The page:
For now, India remains the biggest trading partner for Sri Lanka, with bilateral trade in 2016 amounting to $4.38 billion. In development assistance, India has committed over $2.6 billion in loans and grants.

Sahadevan is unconvinced that that the Trincomalee port proposals will come to fruition, as there is a rising resentment against foreign ‘acquisition’ in national ‘assets’ of Sri Lanka. “India is historically seen as a country that Lanka needs to be worried to be about… Resistance is going to be high,” he asserted.

The ‘joint opposition’, largely made up of Rajapaksa loyalists and Left parties, had protested the plans to “give” the Trincomalee port to India, but they have already gone on the streets against the opening of a special economic zone attached to the Hambantota port. In January, there were clashes as residents fought with the police against the acquisition of 15,000 acres of land for the industrial zone.

The main operator of Hambantota port has already entered into a cooperation framework agreement with the China harbour for joint development and operation of the industrial park. It could involve both companies buying shares in each other’s subsidiaries.

However, China Merchant Port Holdings disclosed to Hong Kong exchange that “detailed terms and conditions for such cooperation have not been agreed and no definitive documentation have been entered into” till last week.

At the same time, the Chinese firm asserted that “if such cooperation materialised, it will generate further synergies and growth for the Hambantota Port”.

There is consensus that the government will not find the implementation of the various projects “smooth sailing”, with the opposition clearly sharpening their knives in anticipation.

“Despite ideological proximity with China, and also the large-scale Chinese investments in Sri Lanka when Rajapaksa was in power, accompanied by political equations and relations, the Rajapaksa camp can be expected to make political capital of the Hambantota stakes transfer as being anti-national, a ‘sell-out’ of national interests, security and sovereignty,” said Sathiyamoorthy.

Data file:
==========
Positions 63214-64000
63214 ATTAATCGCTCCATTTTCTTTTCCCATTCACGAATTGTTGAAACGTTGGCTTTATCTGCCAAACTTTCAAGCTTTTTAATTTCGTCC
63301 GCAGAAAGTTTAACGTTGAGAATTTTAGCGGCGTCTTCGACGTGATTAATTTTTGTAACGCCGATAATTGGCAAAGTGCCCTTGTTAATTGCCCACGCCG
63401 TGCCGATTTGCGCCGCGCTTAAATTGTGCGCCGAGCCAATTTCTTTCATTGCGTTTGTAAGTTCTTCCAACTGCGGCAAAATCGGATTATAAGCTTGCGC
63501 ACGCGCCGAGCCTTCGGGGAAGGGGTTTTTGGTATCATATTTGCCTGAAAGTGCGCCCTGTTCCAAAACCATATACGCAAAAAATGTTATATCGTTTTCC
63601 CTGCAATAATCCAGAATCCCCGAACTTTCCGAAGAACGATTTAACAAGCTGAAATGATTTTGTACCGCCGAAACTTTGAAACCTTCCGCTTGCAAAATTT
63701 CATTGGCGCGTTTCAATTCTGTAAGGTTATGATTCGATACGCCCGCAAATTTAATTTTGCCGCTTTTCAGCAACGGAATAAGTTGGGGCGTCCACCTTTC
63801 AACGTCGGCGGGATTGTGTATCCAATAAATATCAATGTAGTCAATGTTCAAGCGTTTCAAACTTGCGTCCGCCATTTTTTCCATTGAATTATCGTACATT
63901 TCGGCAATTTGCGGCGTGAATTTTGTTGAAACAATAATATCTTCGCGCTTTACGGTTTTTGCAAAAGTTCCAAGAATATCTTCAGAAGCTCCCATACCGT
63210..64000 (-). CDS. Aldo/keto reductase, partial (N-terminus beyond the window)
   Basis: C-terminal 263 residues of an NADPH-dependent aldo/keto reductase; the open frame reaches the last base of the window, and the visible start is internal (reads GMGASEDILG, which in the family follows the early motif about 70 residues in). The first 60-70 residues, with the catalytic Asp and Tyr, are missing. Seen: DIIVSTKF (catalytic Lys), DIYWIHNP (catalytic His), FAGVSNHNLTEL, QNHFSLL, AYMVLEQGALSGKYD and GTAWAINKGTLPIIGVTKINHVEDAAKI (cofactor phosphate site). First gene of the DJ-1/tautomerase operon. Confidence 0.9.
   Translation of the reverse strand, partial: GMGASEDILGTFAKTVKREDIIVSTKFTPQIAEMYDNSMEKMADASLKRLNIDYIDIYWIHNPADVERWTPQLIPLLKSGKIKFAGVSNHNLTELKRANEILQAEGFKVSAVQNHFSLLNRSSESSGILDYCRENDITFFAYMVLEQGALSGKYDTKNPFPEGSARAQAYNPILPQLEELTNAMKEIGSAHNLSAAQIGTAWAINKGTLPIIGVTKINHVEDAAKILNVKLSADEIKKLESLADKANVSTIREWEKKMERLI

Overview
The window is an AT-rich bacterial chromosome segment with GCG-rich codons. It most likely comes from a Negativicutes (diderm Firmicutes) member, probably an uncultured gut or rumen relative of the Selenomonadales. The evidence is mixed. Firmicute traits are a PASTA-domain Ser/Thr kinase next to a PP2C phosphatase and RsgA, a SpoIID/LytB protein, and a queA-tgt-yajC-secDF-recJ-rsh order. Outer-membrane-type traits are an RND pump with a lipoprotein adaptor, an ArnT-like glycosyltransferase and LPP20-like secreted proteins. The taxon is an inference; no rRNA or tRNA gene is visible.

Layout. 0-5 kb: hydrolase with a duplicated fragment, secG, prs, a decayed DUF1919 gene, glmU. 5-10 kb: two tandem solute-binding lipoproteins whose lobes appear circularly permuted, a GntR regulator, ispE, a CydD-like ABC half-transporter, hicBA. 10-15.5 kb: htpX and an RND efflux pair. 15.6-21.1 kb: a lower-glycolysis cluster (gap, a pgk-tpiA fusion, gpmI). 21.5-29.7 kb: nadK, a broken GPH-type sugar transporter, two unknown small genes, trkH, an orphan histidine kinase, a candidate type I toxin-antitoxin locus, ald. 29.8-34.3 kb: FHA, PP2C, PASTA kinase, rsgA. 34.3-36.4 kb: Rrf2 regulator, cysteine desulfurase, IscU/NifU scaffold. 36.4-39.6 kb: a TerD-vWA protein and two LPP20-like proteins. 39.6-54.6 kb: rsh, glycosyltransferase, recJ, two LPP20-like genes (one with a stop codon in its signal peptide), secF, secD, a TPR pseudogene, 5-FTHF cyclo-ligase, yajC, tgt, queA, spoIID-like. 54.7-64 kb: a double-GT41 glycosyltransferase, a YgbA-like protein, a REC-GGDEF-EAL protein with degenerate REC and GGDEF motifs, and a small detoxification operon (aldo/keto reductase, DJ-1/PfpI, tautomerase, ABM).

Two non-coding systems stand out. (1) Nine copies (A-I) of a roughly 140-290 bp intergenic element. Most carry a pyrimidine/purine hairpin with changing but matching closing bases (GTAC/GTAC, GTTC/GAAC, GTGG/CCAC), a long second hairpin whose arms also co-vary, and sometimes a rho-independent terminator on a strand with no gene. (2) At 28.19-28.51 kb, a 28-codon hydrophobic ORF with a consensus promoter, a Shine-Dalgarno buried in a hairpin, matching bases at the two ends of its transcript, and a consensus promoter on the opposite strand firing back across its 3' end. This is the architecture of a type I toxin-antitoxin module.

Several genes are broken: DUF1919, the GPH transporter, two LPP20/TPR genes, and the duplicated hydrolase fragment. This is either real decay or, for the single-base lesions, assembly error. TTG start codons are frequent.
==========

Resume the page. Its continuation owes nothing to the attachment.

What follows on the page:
Incidentally, Modi met with Rajapaksa in May at the Indian high commissioner’s residence in Colombo, despite the joint opposition earlier threatening to show black flags during the Indian prime minister’s visit.

The former president had publicly blamed India for his defeat in the 2015 presidential elections, claiming that New Delhi had been swayed by his implied preference for China. He had even suggested that he had first offered the Hambantota port to India, but had gone to China after getting no response.

Refuting this claim, Kantha, who had been ambassador during Rajapaksa’s presidency, said no such offer had ever been made to India. “There is nothing on record to indicate that it was offered to us and we turned it down. That’s a red herring which has been planted in the public domain,” he told The Wire.

While politics plays out in Sri Lanka, China continues to remain its main development assistance partner and lender.

The Sri Lankan finance ministry’s mid-year fiscal position report show China accounts for 40% (or $170 million) of foreign disbursements in the first six months of 2017. India had released $10.5 million in the same period.

This scenario will not change drastically over the next few years. Over the next five years, the total undisbursed balance of foreign funds already committed as loans are over $8 billion. China has the biggest share at 28%, but the Asian Development Bank and Japan have also made substantial offers at 24% and 18% respectively. India’s share, as per the figures on April 30, is 3%.